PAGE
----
(PG-13) 4 stars A toast to character actors! They flesh out and enrich stories with their presence. They add a vital sense of verisimilitude with their ability to make even the most outrageous character feel authentic. They frequently save films saddled with lead actors who are pretty but vapid. And once in a while, in a movie that requires their unique abilities, one of them actually gets to be the star of the show. -Ron Perlman as ‘Hellboy’: Beauty and the, uh, beast.- Veteran character actor Ron Perlman got a shot back in the ’80s, when he co-starred with Linda Hamilton in the TV series Beauty and the Beast. Buried under makeup, heavy clothing and a great amount of hair, he set millions of hearts aflutter with his heroic actions, gentlemanly behavior, romantic speeches and outsider angst. After the series ran its course, he returned to the character actor pool, appearing in an amazing number of movies and TV shows.
Perlman gets another shot at the central spotlight in the supernatural superhero flick Hellboy, and he turns in a knockout performance as a cigar-chomping, red-skinned, horned badass who is really just an overgrown kid. Perlman whips off one-liners as adroitly as a veteran comic, but also displays the pains and insecurities of the big lug. He’s terrific. While none of the other good guys are quite as fully fleshed out, the actors playing them add enough of their own humanity to make it easy to relate to their quandaries. Thankfully, filmmaker Guillermo del Toro (Blade II, The Devil’s Backbone, Mimic, Chronos) understands that, no matter how lavish the special effects or well-choreographed the action scenes, superhero movies only work if you care about the people beneath the heroics.
Clearly, del Toro and company studied other genre films. Hellboy has echoes of many other movies, notably X-Men, The X-Files, Men in Black and Raiders of the Lost Ark. But the creative team keeps the production from seeming overly derivative with snappy pacing and lots of witty banter.
The film, based on a Dark Horse comic book series by Mike Mignola that I’ve seen, but never read, opens in 1944 Scotland, where the fast-fading Nazis have hired mad monk Grigori Rasputin (Karel Roden) to open a portal that will bring to earth a creature with the ability to trigger the apocalypse. Oh, those wacky Nazis. Luckily, the cavalry — in this case U.S. soldiers — arrives and snatches away the little critter, who is named Hellboy and raised as a son by Professor Broom (John Hurt), founder of the top secret Bureau of Paranormal Research and Defense.
Cut to the present, where Hellboy (Perlman) is all grown up and fighting evil. Giant-sized, with a devilish tail and a huge rocklike right fist, Hellboy keeps his horns sanded down, in an effort to look “normal.” Kudos to the makeup department for their ace work transforming Perlman, and check out his face — maybe it’s just me, but in makeup, don’t you think Perlman is a dead ringer for beloved character actor John Schuck, best known as Capt. Walter “Painless Pole” Waldoski in the original film version of M*A*S*H?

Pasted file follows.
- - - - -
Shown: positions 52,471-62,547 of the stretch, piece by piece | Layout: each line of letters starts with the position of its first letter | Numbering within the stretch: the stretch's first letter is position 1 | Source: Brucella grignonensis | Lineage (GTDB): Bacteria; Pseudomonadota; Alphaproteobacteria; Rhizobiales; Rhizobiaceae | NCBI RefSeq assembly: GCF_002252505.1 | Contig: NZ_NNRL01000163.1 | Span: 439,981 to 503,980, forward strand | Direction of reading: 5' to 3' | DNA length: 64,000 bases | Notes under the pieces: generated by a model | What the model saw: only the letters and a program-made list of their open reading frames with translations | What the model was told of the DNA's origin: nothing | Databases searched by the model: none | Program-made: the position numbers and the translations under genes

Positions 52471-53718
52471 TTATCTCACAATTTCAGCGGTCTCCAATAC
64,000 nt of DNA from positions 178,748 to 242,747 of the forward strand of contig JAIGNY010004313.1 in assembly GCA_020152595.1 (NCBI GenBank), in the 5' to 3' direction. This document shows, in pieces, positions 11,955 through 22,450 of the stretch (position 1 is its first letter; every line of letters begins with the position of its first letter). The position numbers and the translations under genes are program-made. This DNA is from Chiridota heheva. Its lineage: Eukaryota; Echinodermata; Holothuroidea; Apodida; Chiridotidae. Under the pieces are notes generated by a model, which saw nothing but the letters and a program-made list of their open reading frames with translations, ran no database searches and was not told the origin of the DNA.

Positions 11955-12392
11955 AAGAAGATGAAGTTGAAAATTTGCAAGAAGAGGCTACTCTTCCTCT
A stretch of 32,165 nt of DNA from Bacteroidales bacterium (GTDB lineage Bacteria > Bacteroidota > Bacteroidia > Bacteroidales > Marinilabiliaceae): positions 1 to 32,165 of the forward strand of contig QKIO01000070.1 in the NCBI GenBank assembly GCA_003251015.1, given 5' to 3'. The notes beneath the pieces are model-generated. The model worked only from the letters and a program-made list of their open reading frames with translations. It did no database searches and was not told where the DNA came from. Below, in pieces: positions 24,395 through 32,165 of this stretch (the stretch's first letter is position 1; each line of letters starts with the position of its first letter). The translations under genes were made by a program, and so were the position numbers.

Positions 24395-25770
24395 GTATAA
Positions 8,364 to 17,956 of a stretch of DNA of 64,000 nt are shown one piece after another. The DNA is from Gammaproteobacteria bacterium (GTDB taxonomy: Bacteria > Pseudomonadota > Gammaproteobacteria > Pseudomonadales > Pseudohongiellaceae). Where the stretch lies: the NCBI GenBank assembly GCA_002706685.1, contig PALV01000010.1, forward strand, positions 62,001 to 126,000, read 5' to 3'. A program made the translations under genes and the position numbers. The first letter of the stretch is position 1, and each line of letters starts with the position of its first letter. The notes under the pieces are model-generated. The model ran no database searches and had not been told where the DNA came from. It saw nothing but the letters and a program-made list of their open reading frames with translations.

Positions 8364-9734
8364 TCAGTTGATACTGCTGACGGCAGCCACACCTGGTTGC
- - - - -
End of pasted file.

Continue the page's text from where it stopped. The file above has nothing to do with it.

But I digress.
FBI agent John Myers (Rupert Evans) gets assigned to the “nanny squad” that watches over Professor Broom and his team. Said team includes Abe Simian (Indianapolis’ own Doug Jones — check these pages for an interview with him in a week or two), a hybrid of man and fish with limited psychic abilities, and Liz Sheridan (Selma Blair), a young woman struggling to control her ability to mentally create fire. Agent Myers’ rapport with Liz shakes up Hellboy, who has long nurtured a crush on her, and leads to a great mid-film sequence where the giant follows the pair when they go out on what he perceives as a date. Though the film is packed with thunderous, well-staged action scenes, this portion of the movie is the best, with gorgeous art direction, cinematography and music supporting very entertaining exchanges between John, Liz, Hellboy and a neighborhood kid.
But the fighting’s what the crowds want and there is plenty, from verbal sparring between FBI agent Tom Manning (Jeffrey Tambor) to mega-battles between the heroes and Sammael (Brian Steele), a resurrection monster, and Kroenen (Ladislav Beran), an ex-human turning into a killing machine.
The struggles to save the world are entertaining, but the big appeal of Hellboy is the humor and humanity of the characters. When you see a production as technically adept as this and leave the theater primarily remember things the people said and the expressions on their faces, you know that the filmmakers got it right.